Justin Timberlake and Mila Kunis made promiscuity look hip and harmless in Friends With Benefits, and Pretty Woman sent an even worse message many years ago. But while Hollywood tends to glamorize promiscuity, those of us living in the real world know just how unglamorous – and potentially dangerous – promiscuity can be. I’m going to focus on what causes promiscuity because insight helps everyone make better decisions.
If you free associate when you hear the term “promiscuous,” what pops into your mind? When you picture someone promiscuous, do you picture a man or a woman? Most people picture a woman, unfair as that is. The truth is that both males and females are promiscuous. Plenty of talk shows and pop psychology books have beaten gender issues to death (you know, the so-called gender wars), so let’s focus instead on why anyone – man or woman – is promiscuous.
What’s a fair definition of promiscuous? While there is no precise, objective definition, conventional wisdom tells us that ‘promiscuous’ is a term used to describe someone who has multiple sex partners. In my clinical work, I find that a promiscuous individual suffers from low self-esteem and feels that sex is a way to get attention and to feel noticed. Of course, if someone feels smart, happy, and loved, they typically will not need to seek out attention in maladaptive ways: They get attention naturally in social environments, at school, or at work. In other words, someone with a strong self-esteem gets attention for skills they have naturally or have cultivated – and sexual skills don’t count.
We see examples of girls who are or may be promiscuous in everyday life – and the list of young girls who feel compelled to gain attention through overly sexualized clothing is even longer. Last week, I was walking down the street in Hollywood and noticed a young girl crossing the street who must have been 12 or 13 years old. Her wardrobe was almost-nonexistent, including a tiny tank top and extremely short shorts. She walked in what appeared to be a deliberately sexualized manner. It seemed so obvious – and sad – that she appeared to be seeking sexual attention from strangers who drove by or walked down the street. She walked alone, without family or friends, and she navigated her way through busy city streets in an outfit that would make me, as a father, truly fear for her safety. The saddest part was that it appeared as if she had already learned how to promote her sexuality. Was this girl headed down a path toward promiscuity?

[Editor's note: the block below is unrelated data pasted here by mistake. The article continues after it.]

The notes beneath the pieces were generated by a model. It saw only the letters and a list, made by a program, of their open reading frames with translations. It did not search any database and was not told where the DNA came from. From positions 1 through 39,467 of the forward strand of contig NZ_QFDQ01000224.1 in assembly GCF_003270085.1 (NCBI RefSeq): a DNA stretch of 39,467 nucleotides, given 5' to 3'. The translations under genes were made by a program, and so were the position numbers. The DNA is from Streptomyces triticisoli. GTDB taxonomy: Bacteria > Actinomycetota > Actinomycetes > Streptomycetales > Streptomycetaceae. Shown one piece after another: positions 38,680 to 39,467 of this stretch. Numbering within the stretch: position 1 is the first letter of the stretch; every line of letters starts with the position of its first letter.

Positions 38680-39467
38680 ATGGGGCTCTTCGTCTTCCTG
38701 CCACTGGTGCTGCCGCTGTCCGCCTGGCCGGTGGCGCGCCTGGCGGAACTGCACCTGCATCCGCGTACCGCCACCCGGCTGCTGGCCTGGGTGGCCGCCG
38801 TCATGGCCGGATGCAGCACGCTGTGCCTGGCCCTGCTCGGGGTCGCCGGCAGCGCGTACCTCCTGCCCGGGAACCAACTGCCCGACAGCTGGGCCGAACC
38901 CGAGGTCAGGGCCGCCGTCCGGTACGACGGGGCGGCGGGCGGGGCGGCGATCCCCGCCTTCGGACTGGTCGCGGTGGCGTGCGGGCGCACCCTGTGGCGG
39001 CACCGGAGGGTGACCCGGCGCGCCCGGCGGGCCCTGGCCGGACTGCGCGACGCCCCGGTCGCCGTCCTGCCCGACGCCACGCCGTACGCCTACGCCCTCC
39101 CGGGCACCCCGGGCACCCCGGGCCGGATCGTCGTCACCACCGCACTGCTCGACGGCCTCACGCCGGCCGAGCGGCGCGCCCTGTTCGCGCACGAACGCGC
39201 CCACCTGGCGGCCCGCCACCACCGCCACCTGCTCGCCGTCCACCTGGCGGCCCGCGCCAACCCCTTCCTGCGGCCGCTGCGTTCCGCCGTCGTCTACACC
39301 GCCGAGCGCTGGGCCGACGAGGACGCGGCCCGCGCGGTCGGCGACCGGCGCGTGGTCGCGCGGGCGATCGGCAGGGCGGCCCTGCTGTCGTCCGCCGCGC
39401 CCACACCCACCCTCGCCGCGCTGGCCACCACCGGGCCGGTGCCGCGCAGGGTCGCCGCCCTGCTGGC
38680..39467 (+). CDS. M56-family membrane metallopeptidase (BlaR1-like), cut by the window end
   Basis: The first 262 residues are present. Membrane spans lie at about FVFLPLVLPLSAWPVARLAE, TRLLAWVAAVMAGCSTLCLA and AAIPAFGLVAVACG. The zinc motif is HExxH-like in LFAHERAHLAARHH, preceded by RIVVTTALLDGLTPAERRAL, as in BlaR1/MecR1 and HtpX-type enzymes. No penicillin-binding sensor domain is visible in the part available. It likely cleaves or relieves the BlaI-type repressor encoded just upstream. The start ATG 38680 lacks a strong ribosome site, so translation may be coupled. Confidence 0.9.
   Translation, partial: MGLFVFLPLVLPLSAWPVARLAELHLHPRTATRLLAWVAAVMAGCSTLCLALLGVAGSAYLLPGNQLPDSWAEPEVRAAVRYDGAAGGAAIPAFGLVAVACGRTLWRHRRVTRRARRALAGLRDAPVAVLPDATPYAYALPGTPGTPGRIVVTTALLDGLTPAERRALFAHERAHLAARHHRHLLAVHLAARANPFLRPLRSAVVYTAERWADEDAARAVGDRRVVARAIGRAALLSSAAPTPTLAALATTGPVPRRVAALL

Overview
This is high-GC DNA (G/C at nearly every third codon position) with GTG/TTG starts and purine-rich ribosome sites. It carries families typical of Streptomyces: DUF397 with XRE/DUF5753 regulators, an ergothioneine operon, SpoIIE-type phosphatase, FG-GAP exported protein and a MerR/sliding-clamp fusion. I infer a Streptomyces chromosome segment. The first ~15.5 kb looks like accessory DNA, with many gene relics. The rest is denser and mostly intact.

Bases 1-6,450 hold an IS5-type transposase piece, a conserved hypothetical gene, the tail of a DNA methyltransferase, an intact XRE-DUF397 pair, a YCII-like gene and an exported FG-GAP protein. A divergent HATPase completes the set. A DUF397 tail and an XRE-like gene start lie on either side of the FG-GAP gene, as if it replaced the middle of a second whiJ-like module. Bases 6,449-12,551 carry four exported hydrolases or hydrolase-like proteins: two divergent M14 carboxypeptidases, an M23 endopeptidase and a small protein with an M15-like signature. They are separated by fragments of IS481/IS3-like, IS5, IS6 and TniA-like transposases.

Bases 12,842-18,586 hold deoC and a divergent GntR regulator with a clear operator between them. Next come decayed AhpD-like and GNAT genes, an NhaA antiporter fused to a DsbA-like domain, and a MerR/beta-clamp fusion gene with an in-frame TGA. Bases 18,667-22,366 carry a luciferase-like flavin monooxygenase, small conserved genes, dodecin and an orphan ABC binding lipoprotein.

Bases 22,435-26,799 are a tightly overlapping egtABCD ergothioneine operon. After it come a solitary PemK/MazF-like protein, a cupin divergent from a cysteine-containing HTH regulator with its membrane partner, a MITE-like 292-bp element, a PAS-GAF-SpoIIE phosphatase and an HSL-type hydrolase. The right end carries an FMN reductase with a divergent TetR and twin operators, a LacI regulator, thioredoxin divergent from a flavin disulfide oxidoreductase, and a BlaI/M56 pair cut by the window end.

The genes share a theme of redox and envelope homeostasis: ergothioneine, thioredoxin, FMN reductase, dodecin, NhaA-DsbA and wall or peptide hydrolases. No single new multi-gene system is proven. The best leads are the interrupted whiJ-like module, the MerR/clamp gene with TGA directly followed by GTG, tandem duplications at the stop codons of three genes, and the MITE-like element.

Living Without an Emotional Anchor
If we’re talking about a young girl, like the one I described above, we must look to the parental unit to understand what kind of supervision she receives. Parents should be highly involved with their children during the early years to help protect them from the sexual dangers of promiscuity, and parents should know where their children are and what they’re wearing as much as is possible. Most promiscuous youngsters are promiscuous because they have insufficient supervision or because they have emotional issues (e.g., depression, current or past abuse) that have not been properly identified by parents or treated by professionals.
The college years for many young men and women mark the first time they become promiscuous. Away from the protective eyes of parents, newly hatched men and women often let loose and go overboard in an attempt to establish an identity as an independent adult. The risks are great during this period when men and women frequently use poor judgment under the influence of drugs or alcohol and thus engage in risky sexual behavior.
When it comes to promiscuous adults, they’re promiscuous because a proper self-esteem was not created earlier in life. As they enter their adult years later, they often get stuck in a rut where they keep engaging in the same sexual behavior because it’s familiar and because that is the identity they have developed over the years: someone who sleeps around and gets an emotional high from sexual trysts.
As adults move toward their 30s and vast numbers of men and women start coupling up, getting married, and having kids, men and women who remain promiscuous often start thinking about settling down. As a psychologist, I don’t see it as my place to tell people what type of sexual lifestyle they should pursue. I do, however, believe that we all need to examine how we feel emotionally during and after sex. The goal is to make sure that you feel good about who you are after the interlude is over.
How do you feel about promiscuity? Do you know anyone who engages in this behavior?
Dr. Seth Meyers has had extensive training in conducting couples therapy and is the author of Dr. Seth’s Love Prescription: Overcome Relationship Repetition Syndrome and Find the Love You Deserve